In the years to come, when tennis aficionados reflect on the charm of Forest Hills, the will remember how the players used to walk down from the clubhouse to the stadium and back again. That’s were the people could see them up close.
When the Open moves to Flushing Meadows next year the stadium will accommodate 20,000 compared to 12,600 here.
The poet, Guillermo Vilas found the pentameter of his game, to the cheers of those who obviously preferred the poet to the punk. When it ended there was another demonstration, this time by Jimmy Connors who stalked out of the stadium without waiting for the presentation ceremony. At the last ceremony on the last day of the Open at Forest Hills, nobody missed him.
To A Seething Connors, Open Title is Still Open 9/13/77
“Maybe there are too many heroes in this country in too many sports. If I go to Argentina for Davis Cup, do they cheer for me? In Argentina, there’s only one player, and he’s their hero.” It got to the point where fans clapped for his service faults. Connors always has been anti-establishment and aggressive, in his style of play and in his attitude toward officials. Bob Dailey of CBS said the final call had been “late.” But it was impossible to tell due to camera angle if the ball was in or out. The outpouring of fans never gave Vilas and Connors an opportunity for the traditional handshake.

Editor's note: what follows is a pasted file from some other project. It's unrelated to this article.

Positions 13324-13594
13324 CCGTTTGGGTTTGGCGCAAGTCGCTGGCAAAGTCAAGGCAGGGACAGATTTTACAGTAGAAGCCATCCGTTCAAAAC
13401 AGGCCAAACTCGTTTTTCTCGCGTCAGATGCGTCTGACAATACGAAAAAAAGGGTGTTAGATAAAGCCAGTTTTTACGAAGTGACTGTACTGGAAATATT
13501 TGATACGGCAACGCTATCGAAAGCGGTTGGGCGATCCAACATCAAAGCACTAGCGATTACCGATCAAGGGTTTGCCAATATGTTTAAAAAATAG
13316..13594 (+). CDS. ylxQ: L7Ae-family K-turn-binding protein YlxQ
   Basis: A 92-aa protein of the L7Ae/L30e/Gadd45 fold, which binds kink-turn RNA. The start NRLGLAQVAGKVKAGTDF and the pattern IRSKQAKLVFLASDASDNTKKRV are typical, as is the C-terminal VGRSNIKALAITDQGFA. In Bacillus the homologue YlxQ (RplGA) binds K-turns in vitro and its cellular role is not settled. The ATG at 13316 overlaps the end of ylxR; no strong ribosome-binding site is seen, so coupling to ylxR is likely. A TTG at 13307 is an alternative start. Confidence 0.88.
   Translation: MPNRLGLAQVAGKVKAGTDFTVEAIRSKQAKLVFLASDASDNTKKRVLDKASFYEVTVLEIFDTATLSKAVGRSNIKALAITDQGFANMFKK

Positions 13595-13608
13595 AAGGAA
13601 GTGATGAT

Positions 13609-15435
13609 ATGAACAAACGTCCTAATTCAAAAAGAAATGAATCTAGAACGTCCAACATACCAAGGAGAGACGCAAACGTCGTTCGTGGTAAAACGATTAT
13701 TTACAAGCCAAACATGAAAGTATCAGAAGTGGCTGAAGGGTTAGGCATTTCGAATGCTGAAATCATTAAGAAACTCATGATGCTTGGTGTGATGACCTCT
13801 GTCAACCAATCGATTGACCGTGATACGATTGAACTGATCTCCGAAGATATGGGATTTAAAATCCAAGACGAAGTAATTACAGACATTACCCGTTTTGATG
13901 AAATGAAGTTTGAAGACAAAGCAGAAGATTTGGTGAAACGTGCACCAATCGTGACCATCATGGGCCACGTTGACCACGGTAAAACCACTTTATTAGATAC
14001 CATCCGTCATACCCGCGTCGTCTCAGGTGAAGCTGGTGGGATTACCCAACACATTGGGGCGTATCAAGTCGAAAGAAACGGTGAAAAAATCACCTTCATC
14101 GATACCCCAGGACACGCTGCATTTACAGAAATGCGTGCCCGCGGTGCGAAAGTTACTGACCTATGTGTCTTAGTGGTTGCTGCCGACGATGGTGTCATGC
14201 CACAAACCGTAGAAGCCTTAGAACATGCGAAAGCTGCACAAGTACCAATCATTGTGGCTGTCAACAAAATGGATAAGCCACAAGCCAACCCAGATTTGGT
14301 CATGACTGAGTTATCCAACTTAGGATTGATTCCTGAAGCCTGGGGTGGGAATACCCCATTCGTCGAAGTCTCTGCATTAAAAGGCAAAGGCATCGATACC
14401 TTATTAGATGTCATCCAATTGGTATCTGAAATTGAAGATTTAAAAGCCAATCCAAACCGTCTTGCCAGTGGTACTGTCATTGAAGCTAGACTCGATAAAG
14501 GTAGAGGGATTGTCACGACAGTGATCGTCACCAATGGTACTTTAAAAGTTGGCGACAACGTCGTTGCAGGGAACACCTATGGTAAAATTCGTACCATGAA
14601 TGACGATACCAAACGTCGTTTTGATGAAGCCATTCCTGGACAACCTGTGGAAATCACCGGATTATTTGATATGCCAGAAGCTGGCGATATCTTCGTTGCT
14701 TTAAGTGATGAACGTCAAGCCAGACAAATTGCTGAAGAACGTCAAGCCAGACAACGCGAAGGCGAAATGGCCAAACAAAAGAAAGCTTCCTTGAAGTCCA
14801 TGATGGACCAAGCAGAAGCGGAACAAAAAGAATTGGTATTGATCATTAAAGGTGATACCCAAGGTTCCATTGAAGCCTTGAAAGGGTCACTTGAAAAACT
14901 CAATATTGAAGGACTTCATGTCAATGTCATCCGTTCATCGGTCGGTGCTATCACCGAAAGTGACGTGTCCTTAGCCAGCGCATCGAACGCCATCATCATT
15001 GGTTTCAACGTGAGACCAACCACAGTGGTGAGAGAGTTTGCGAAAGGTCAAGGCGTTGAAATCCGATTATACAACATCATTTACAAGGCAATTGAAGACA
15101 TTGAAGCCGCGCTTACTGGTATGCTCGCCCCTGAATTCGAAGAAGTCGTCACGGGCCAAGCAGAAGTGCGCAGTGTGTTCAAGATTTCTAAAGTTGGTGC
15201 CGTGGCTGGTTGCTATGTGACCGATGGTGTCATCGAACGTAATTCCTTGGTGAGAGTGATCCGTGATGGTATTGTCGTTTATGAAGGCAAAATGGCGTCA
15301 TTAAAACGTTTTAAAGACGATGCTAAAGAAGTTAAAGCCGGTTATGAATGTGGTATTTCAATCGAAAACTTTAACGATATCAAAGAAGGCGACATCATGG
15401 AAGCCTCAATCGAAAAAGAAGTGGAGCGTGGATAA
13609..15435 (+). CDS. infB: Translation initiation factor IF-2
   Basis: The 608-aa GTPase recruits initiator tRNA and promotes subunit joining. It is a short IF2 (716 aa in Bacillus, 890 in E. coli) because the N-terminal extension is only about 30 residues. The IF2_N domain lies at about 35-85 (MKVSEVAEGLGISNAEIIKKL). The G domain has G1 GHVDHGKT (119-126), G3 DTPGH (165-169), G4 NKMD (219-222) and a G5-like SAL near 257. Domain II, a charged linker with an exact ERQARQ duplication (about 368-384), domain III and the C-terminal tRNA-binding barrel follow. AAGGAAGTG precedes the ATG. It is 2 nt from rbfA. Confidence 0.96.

The final scene typified the strange twists to the farewell at Forest Hills. Bomb threats, a shot that wounded a spectator, the first transsexual competitor, the youngest player ever, and a final day demonstration against apartied in South Africa were only a few of the noteworthy events during the 12-day tournament.
The word was that South African tennis officials were meeting next week to discuss merging their black and white federations. The USTA said that, “unless there is an effort to merge, we will have no choice but to lessen our support for South Africa in international team play.”
NYT Anderson 9/12/77